Everything you need to know before visiting the biggest volcano in our solar system.
If you’re planning a trip to Mars, Olympus Mons is undoubtedly at the top of your list (get it?). Lying along the Tharsis Bulge, a volcanic plateau, Mars’ volcano rises over 18km higher than Mount Everest, at a towering height of 27km. Olympus Mons is not only imposing in height, but also in diameter, covering 600km from one side to the other.
Negotiating the size of Olympus Mons
Despite the staggering size of Olympus Mons in both height and width, do not be discouraged, the average slope increase is a meager 5%. This somewhat surprising fact for an area that at first seems uninhabitable, can be explained by Olympus Mons’ profile as a shield volcano.
Shield volcanoes are characterised by a broad dome shape with gently sloping sides which typically occurs from low viscosity lava flows. Over millions and millions of years, the fluid basaltic lava which erupts from vents or fissures on the surface of the volcano builds up to form the broad profile that we see with Olympus Mons.
So as long as your space boots can withstand the heat and slightly unstable grounding of a continuous lava flow, Olympus Mons can be considered a gentle stroll for the entire family.
Is Olympus Mons really worth the visit?
Okay, so Mars’ volcano is big, but would Hawaii’s Mauna Loa not be a sufficient substitute? Well, according to scientists, the differences can be linked back to fundamental disparities between the structure of the Earth compared to Mars.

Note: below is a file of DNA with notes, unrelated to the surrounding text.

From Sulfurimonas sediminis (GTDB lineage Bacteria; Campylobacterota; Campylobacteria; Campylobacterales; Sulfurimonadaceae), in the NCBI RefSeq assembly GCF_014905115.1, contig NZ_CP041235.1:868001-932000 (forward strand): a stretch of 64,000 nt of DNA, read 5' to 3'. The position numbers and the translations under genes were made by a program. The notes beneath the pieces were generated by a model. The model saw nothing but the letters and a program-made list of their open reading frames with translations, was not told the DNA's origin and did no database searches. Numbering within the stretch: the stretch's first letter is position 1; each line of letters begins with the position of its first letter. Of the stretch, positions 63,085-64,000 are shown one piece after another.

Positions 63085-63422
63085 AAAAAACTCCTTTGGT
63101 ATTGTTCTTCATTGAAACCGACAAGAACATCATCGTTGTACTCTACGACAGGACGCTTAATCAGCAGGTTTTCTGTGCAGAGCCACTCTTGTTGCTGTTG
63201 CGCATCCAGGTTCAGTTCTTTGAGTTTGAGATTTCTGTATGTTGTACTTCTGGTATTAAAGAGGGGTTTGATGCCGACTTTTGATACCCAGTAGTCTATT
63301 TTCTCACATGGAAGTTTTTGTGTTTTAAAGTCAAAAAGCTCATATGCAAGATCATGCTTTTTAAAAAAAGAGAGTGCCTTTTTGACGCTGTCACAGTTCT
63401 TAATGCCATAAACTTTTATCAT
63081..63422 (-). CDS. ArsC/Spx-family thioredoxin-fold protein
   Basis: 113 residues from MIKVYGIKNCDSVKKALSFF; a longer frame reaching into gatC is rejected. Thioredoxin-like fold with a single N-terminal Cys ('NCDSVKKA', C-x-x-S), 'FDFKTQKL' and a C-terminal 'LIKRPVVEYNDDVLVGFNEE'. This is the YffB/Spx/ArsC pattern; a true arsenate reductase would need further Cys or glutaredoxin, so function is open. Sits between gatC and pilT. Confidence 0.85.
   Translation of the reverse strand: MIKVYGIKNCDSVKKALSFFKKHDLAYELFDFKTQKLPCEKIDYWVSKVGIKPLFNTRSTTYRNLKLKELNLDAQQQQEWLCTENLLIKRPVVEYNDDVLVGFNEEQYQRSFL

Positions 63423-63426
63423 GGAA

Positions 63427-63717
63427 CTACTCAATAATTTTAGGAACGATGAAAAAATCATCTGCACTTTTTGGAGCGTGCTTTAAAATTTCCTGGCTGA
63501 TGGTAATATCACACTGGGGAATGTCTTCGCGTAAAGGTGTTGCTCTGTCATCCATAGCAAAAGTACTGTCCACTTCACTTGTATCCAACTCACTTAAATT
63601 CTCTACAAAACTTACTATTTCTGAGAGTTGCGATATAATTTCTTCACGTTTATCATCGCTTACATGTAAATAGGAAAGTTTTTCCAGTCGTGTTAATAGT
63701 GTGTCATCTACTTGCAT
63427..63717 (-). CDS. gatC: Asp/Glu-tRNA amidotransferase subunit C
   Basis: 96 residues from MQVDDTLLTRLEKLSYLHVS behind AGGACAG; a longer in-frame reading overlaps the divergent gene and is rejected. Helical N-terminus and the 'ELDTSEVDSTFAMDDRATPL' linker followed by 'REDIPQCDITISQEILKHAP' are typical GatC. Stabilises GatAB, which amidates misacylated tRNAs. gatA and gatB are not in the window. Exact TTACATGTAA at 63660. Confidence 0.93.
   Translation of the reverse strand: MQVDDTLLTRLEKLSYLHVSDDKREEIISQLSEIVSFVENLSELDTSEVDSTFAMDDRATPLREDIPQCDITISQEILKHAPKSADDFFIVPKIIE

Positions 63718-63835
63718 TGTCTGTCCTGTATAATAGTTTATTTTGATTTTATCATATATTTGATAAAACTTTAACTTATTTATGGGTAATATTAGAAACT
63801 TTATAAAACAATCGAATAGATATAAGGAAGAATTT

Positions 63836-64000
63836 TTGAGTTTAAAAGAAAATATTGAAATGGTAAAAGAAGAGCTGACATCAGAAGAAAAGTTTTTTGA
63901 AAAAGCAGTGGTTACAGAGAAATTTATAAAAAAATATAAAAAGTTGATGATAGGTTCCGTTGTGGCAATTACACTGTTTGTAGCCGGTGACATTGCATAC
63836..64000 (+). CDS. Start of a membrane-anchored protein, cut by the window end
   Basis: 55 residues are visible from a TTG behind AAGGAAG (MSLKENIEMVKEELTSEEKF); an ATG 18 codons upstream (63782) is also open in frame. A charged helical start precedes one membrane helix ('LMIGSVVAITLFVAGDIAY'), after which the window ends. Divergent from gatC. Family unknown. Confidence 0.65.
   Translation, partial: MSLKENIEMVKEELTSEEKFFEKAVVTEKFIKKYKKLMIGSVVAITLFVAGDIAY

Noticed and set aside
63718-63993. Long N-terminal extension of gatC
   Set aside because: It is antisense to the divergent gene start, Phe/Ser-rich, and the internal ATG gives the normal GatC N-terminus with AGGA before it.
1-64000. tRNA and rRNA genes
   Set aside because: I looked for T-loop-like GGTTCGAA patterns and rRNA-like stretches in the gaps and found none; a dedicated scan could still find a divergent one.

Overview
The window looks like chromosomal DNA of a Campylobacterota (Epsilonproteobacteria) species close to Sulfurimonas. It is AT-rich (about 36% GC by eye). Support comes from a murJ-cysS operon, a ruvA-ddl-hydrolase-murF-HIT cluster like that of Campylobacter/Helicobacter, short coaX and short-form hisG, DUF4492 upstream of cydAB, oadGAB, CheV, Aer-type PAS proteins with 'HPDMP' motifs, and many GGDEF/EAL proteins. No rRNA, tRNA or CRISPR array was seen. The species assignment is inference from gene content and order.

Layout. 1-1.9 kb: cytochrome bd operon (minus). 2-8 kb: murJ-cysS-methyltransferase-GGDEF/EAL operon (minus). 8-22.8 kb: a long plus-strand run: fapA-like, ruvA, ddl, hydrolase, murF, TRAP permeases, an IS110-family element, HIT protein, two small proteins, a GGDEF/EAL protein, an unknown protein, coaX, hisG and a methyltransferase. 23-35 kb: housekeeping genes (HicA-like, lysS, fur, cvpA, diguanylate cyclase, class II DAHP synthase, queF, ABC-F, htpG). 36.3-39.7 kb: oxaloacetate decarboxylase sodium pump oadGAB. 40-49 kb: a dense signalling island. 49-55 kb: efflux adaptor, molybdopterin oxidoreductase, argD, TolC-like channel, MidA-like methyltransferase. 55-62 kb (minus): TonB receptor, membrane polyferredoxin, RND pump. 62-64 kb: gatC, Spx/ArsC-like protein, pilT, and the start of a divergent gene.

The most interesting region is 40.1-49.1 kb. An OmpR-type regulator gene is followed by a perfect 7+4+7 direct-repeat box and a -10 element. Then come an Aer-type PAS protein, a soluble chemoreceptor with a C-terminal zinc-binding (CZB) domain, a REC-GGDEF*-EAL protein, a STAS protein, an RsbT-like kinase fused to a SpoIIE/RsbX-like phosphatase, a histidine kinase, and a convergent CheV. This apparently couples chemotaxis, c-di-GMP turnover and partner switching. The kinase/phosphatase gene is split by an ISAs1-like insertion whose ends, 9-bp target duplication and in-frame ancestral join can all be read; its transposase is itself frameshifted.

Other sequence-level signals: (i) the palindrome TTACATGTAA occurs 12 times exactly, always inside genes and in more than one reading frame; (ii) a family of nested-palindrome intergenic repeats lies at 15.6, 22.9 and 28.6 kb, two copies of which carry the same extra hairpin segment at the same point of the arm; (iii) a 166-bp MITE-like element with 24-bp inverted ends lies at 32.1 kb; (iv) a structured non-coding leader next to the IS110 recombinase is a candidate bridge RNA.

The red planet has a significantly lower surface gravity as well as much higher eruption rates. This enables lava to continue building and building way beyond what Earth’s boringly pleasant atmosphere would allow.
The organisation and characteristics of tectonic plates on the two planets is also thought to play a critical role in the creation of a volcano so radically different from anything you could find on Earth.
On Earth, the tectonic plates have always moved at a very slow yet constant rate. This means that when the Pacific Plate moved over a hot spot 4.5 million years ago, multiple eruptions occurred at different geographical points, thus creating the Hawaiian Islands.
On Mars, however, tectonic plate movement is very limited. When lava flows from a hot spot onto the surface, it does so in a single spot, causing a slow, steady but relentless build-up of extrusive igneous rock.
Olympus Mons may just be a big pile of rock, but it is a pile of rock you can’t find anywhere else in the known universe.
Why not visit Valles Marineris while you’re there?
Located near the Martian equator, Olympus Mons offers the perfect base for visiting some of Mars’ other top attractions. From the highest peak to the deepest canyon, extend your trip by taking a peer down the nearby Valles Marineris before returning to the Mothership.
At a size greater than Earth’s North American continent and 7km deep, the ascent will prove considerably more difficult than that of Olympus Mons. So please, after the dazzling heights and dizzying views of the volcano, don’t let a 3.5 billion year old crack have the better of you!
Make the discovery and settle the red planet
In terraforming times, we may be well beyond the dreams of the Italian astronomer, Giovanni Virginio Schiaparelli. Schiaparelli first noticed the sizeable mass on Mars’ surface in the second half of the nineteenth century. But Olympus Mons still waits to be settled.
Be careful though — Mars has not yet been pronounced volcanically dead, and our closest neighbour might be as easy to terraform as the frozen water poles would suggest.